ATHENS ADVOCATE A Quarterly Publication of the GRU/UGA Medical Partnership
Volume 3 | Number 1 | Fall 2013
Medical Partnership wins the AAMC Shining Star award
Letter from the Campus Dean
s highlighted in this issue of the Athens Advocate, the success of the Medical Partnership has been about people – the students, the community, faculty, and volunteers – and collaboration. The Community Health Program spearheaded by Dr. Laurel Murrow and recognized by the AAMC Shining Star Award exempliﬁes the collaboration of the Athens community with the Medical Partnership. Through this program, the students learn essentials of community health and, in return, execute projects that advance the missions of the agencies with whom they have been privileged to work. Volunteers such as Dr. Lonnie Herzog with his colleagues Mr. Young and Dr. Wells, provide unique insights to how collaborations of the personal physician supporting an individual patient may lead to the opportunity to connect scientiﬁc discovery with cutting edge therapy. There is no better way to learn medicine than through the patient’s story, especially told by the patient and his physician. Student success is dependent on not only an individual’s determination and hard work but the inﬂuence, role modeling, and mentoring of physicians such as Dr. Farris Johnson, Dr. Stephen Barry, and Dr. Jonathan Murrow. Learning to care comes from formal education as described by Joseph Vinson but also by receiving the care and support by faculty as described by Dr. Richardson. The developing professional confronts many challenges. The demonstration of the desire to continue the value of caring was evident on the faces of the members of the Boys and Girls Club at the Healthy Halloween event. Enjoy reading about the current activities of the Medical Partnership, including the beginnings of graduate medical education, and about some of the people who are responsible for its success.
Volume 3 | Number 1 | Fall 2013
Georgia Regents University and the University of Georgia have partnered to create a four-year medical education program in Athens to help alleviate a statewide shortage of physicians that threatens the health of Georgians. The Athens Advocate is published quarterly for alumni, friends, and the medical community of Georgia Regents University and the University of Georgia.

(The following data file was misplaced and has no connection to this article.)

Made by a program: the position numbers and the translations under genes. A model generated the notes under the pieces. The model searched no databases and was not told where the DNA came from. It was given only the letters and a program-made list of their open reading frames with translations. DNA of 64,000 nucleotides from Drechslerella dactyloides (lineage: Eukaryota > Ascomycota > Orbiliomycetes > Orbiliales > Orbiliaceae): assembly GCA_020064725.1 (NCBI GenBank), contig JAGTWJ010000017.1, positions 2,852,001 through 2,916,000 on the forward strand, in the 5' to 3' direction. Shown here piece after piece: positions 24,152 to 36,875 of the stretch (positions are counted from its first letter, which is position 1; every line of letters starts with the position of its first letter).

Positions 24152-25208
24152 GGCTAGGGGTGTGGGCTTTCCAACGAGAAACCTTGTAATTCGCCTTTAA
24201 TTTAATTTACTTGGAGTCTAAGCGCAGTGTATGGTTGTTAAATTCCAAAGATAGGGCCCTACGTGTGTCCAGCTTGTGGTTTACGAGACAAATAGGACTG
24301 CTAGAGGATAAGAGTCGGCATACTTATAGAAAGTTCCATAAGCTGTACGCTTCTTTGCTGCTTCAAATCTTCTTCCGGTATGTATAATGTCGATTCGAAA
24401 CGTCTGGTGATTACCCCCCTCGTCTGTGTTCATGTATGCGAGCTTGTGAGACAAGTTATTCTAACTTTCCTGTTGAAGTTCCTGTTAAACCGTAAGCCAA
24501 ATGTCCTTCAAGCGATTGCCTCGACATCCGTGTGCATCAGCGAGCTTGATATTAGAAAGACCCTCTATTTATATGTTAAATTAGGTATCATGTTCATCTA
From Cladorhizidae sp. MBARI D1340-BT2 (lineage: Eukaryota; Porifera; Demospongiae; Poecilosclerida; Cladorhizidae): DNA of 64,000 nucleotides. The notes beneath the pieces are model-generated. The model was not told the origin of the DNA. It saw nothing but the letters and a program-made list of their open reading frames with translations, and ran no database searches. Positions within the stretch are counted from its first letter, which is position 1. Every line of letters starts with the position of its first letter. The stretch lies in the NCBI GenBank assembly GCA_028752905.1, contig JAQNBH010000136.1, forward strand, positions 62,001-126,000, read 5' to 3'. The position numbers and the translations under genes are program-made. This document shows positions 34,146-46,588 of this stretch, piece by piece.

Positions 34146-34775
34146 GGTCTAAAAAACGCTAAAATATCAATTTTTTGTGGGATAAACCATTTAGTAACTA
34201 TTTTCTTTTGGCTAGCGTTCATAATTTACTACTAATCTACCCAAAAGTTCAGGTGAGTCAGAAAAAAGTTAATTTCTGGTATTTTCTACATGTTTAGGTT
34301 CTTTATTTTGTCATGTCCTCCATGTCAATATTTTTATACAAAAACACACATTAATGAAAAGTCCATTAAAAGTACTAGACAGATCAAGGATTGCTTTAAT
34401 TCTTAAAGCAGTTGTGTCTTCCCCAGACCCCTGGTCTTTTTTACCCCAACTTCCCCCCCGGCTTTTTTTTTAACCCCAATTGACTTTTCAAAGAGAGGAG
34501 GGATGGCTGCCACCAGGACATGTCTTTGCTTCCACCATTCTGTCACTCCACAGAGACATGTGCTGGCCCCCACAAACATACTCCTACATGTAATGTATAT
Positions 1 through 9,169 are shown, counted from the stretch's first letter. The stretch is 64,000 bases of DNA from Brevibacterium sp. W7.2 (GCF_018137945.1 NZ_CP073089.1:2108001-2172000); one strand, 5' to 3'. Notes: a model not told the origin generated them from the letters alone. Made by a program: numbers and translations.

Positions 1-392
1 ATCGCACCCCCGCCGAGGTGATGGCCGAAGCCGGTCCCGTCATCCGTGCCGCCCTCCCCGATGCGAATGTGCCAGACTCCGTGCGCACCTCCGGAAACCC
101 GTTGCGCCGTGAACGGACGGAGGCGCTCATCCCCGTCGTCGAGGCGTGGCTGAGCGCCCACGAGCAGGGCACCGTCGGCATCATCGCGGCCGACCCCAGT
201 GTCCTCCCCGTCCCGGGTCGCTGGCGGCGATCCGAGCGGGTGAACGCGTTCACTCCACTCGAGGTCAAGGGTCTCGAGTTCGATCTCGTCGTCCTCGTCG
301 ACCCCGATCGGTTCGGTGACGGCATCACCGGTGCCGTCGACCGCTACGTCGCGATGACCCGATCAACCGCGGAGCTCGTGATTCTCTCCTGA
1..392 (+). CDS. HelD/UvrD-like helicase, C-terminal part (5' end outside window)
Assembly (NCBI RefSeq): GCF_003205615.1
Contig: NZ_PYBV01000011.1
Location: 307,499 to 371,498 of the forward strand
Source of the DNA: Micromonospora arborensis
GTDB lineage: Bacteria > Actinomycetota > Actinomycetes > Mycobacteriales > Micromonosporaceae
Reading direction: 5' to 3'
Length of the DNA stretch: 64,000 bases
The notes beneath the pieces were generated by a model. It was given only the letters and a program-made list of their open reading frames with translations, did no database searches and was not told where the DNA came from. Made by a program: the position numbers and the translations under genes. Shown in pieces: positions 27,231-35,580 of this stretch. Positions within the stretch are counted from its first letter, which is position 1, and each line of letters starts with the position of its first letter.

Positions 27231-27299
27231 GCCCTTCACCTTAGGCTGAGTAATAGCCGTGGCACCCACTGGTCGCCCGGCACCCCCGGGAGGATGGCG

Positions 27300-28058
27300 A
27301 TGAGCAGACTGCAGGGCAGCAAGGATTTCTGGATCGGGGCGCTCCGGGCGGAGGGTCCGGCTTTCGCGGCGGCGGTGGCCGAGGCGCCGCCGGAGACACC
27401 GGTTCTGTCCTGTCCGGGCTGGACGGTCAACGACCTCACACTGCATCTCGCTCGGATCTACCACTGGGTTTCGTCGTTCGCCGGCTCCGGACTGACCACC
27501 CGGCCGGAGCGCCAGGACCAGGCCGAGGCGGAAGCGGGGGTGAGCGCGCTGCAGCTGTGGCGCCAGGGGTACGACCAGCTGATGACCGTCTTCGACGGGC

Barbara L. Schuster, M.D., GRU/UGA Medical Partnership Campus Dean 706-713-2186 email@example.com firstname.lastname@example.org PUBLISHER
GRU/UGA Medical Partnership EDITOR
Alison Bracewell McCullick, M.P.A. EDITORIAL ASSISTANTS
Andrea Horsman & Chris Gustin DESIGN
Jennifer Stowe, M.S. Barbara L. Schuster, M.D. Campus Dean GRU/UGA Medical Partnership
Andrew Tucker & Dot Paul
Student Summer Experience – 4 Adjusting to Academic Challenges in Med School – 5 Community Service – 6 ACGME Site Visit – 7 AAMC Shining Star Award – 8 Cover Story The Residency Hunt – 10 Distinguished EMS Award & Pancreatic Cancer Lecture – 12
Faculty Research – 13
New Faculty – 14
n 2009, Georgia Regents University and the University of Georgia formed an educational partnership to address the critical shortage of physicians in the state of Georgia. Next spring, the ﬁrst class of students who entered the GRU/UGA Medical Partnership in 2010 will graduate, having completed a four-year curriculum in Athens. As we look forward to celebrating that major milestone with the Class of 2014, we hope you will enjoy this issue of The Athens Advocate as it highlights the teaching, research, and service of the Medical Partnership faculty and students during the late summer and fall of 2013. In particular, we would like to congratulate Campus Dean Barbara Schuster, Assistant Professor Laurel Murrow, and the faculty and students for receiving one of the AAMC Shining Star awards, which is featured on pages 8 and 9.
In This Issue...
Faculty & Student Kudos – 15
Articles may be reprinted with permission from the editor.
Medical Partnership Tailgate – back cover
Copyright © 2013 by the GRU/UGA Medical Partnership. No part of this publication may be reproduced in any way without permission from the editor.
The GRU/UGA Medical Partnership is committed to principles of equal opportunity and aﬃrmative action.
Peter Buckley, M.D. Dean, MCG
Libby Morris, Ph.D. Interim Senior Vice President for Academic Aﬀairs and Provost
MEDICAL PARTNERSHIP LEADERSHIP
UGA PRESIDENT Jere Morehead, J.D. INTERIM UGA PROVOST Libby Morris, Ph.D.
GRU PRESIDENT Ricardo Azziz, M.D. GRU-MCG DEAN Peter Buckley, M.D.
GRU/UGA MEDICAL PARTNERSHIP CAMPUS DEAN — Barbara Schuster, M.D.